I hear and read of people bemoaning the BBC World Service’s lack of entertainment programmes these days, but if you tune to their service for Central Africa on Saturday nights you will hear the BBC Top of the Pops programme, presented by Kim Robson. It is strange to hear an old format with the names and sounds of today's pop music scene, but lovely to hear on shortwave. My favourite feature of the show by far is when they look at the charts in another country, such as Brazil or Ecuador. Try their 12095kHz frequency from 2130 UTC.
Monday, 25 February 2013
Saturday, 16 February 2013
“Amid all the gloomy news about shortwave cuts there is some good news for us as regards to the Pacific Isles region.” writes Andrew Kirby from Bournemouth.
He says that Vanuatu is expecting some new powerful shortwave transmitters to arrive soon and that Tahiti is now back on 15170kHz. New Caledonia can be heard on 7170kHz and also Kiribati is on 9825kHz with a more powerful transmitter. Andrew comments that the Pacific Islands are an ideal area of the world for shortwave with one frequency reaching across hundreds of miles of blue sea. “Nothing fancy, just turning on your radio while relaxing on a beautiful desert isle.”
Andrew has picked up Rangoon in Myanmar (or Burma) on 5985.85kHz at 1600 UTC with a sign off at 1630 UTC and a signal strength of two. Equally exotic is Ulaan Baator in Mongolia heard on 12085khz (a frequency it has used for decades) at 0900 UTC. A signal strength of three and a sign on with “chimes like Radio Beijing used to have 15 years ago.”
Extract from my monthly column in Radio User
Extract from my monthly column in Radio User
Thursday, 14 February 2013
Another useful book out in 2012 was “QSLing the World - A How to Guide” by Gayle Van Horn of the Monitoring Times.
Check the Shortwave Central blog for 16th November 2012 for details or order through an online bookstore. She is an engaging author who has written what is a valuable e-book for hobbyists. “a comprehensive resource and reference e-book for any radio hobbyist who is interested in acquiring a verification of reception from almost any type of radio station, whether it is broadcast, utility, amateur radio, satellites, or clandestine!
Along with QSLs, some radio hobbyists also collect station memorabilia that may include such items as frisbees, bumper stickers, pennants, decals, T-shirts, or anything associated with the station logo, slogan or call sign.”
Wednesday, 6 February 2013
UNESCO have declared Wednesday 13 February each year as World Radio Day. Listen for stations around the world who will be marking the day or taking part from grass roots community stations to international broadcasters.
There will be a Wavescan special from Adventist World Radio recorded at the High Frequency Coordination Conference hosted by the Arab States Broadcasting Union in Tunis, Tunisia, with news about World Radio Day, international broadcasting in Africa, and more.
It will be broadcast on Wednesday, February 13 at 0100 UTC and 1200 UTC on 9955 kHz and simulcast at WRMI-Radio Miami International in Miami, Florida; and at 2000 UTC on 13570 kHz from WINB in Pennsylvania.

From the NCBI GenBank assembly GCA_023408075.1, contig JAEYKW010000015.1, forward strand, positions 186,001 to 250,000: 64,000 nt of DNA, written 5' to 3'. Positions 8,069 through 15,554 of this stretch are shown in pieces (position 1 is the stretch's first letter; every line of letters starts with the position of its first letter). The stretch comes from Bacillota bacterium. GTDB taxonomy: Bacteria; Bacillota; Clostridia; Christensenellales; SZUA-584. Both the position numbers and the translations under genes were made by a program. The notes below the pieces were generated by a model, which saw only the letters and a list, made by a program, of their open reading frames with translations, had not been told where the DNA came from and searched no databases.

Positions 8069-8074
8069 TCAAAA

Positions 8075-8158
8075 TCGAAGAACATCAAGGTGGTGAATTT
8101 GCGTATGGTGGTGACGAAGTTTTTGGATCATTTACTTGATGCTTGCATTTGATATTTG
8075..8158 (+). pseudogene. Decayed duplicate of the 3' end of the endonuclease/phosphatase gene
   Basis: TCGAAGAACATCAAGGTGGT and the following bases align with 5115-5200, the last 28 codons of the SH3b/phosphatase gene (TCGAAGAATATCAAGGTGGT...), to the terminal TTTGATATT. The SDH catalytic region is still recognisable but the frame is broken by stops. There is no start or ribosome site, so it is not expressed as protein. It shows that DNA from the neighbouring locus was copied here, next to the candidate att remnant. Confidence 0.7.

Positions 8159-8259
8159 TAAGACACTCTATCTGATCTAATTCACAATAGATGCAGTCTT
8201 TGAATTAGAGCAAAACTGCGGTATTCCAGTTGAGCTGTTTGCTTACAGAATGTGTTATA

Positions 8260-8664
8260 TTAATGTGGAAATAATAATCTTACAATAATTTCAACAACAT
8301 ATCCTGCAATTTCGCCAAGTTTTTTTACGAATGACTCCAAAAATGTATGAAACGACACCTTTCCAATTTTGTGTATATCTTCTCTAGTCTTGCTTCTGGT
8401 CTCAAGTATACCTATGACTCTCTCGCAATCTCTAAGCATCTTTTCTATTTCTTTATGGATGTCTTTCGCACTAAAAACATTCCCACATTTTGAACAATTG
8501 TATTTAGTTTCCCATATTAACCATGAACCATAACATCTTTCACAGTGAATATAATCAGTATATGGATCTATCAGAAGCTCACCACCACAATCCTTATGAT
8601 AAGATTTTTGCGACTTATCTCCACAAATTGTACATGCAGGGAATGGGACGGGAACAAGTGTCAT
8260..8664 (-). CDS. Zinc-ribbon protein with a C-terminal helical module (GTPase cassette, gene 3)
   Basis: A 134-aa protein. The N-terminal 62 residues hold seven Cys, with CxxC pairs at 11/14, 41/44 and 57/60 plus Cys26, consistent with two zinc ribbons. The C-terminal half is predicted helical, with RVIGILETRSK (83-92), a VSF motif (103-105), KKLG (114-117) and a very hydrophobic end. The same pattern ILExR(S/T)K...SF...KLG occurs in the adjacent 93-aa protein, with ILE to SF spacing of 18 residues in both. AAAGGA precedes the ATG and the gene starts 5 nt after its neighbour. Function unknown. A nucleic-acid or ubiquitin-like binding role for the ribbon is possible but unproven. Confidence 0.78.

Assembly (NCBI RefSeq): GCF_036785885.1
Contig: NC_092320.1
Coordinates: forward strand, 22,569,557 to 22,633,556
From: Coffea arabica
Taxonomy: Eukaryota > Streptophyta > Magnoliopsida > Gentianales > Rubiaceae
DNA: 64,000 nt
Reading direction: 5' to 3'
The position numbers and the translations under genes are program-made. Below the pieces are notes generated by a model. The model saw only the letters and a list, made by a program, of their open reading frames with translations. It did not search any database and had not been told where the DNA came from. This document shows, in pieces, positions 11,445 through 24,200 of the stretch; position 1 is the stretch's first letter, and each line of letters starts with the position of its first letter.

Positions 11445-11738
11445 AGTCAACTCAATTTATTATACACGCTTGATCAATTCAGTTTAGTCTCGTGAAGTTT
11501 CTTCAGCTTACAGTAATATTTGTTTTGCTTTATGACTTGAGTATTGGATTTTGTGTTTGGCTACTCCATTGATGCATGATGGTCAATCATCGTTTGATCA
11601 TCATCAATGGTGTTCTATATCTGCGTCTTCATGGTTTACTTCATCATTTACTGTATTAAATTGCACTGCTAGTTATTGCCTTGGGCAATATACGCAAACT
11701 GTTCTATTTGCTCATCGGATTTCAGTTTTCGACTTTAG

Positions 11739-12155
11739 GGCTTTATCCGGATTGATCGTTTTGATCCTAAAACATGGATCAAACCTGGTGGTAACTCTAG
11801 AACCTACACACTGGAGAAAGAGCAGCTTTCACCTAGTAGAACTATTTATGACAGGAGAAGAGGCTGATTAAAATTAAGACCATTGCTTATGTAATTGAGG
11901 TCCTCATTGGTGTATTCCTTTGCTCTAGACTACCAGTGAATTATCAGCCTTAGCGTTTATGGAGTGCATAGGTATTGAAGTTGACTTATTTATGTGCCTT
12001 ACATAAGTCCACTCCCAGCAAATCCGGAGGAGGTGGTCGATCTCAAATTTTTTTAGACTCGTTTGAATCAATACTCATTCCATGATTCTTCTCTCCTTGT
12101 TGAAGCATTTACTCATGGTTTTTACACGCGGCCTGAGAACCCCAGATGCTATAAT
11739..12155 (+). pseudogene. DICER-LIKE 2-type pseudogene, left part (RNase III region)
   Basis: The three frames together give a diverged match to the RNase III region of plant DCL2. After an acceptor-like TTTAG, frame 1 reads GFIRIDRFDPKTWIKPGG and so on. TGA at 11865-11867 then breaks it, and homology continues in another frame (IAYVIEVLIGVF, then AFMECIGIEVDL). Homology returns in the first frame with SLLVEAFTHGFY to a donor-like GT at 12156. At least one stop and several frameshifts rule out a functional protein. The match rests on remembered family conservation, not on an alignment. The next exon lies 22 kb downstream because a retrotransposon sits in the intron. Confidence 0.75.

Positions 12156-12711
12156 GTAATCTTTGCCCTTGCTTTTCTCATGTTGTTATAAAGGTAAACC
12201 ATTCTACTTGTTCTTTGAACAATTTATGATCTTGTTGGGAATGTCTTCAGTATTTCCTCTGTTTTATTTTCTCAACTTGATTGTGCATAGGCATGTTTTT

The Spanish Academy of Radio are holding an event in Madrid, Radio Romania Interational will broadcast programmes from Bucharest (send them an audio message), there is a seminar from Kerala in India, BBC World Service have a programme in the your World Series called Tuning In (available online until February 2014), and there is much more.
Amazing tales of radio online include UNESCO Artist for Peace Vladimir Spivakov recounting his mother’s stories of listening to the radio during the siege of Leningrad; Radiohead bassist Colin Greenwood who is actively engaged in promoting youth radio and talks about empowering them through the airwaves; Elena Batinova, Russian radio host on Radio Mayak speaks about radio as a centre for humanitarian aid during emergency situations; and Desmond Tutu urges broadcasters to give youth a voice on radio.
See Soundcloud's World Radio Day offerings too!
Sunday, 3 February 2013
Photo adapted from one from London Calling on Random Radio Jottings
John Tidmarsh (above) spent 40 years working in radio and television, including 30 years as a presenter of the BBC World Service weekday magazine programme “Outlook”. His autobiography “Horrid go-ahead boy, a life in broadcasting” was published in 2010 and is a good read. (Noel Coward called him a horrid, go-ahead boy).
A World War II evacuee, John became a junior reporter on the Western Daily Press, then a sports reporter before joining the BBC’s The Week in the West programme. His next career move was to Broadcasting House in London form where he became a globally respected voice.
You can buy new or second hand copies at online sites such as Abe books: www.abebooks.co.uk and Albris http://www.alibris.co.uk. I noticed many Australian and New Zealand online booksellers stock it too, as well as many booksellers selling through the ubiquitous Amazon. I even found a few copies for sale on eBay. You can also swap for it on the US website www.paperbackswap.com.
Friday, 1 February 2013
Don Keith is a widely published American author of fact and fiction who has also written Riding the shortwaves: Exploring the magic of amateur radio.
You can order at www.donkeith.com I have two of his novels lined up on my e-Reader: one is called The Spin, set in Las Vegas, and the other is titled Wizard of the Wind, which is:
“an allegory of what has happened to radio broadcasting over the last 20 years...where power and greed have replaced the creativity and talent of the disc jockeys who virtually re-invented radio on the fly when television threatened to kill it. The book is dedicated to over 300 radio personalities who will be familiar to many who read it. After all, those readers likely grew up listening to some of these air talents, and allowed the legendary DJs to provide the soundtrack of their lives.”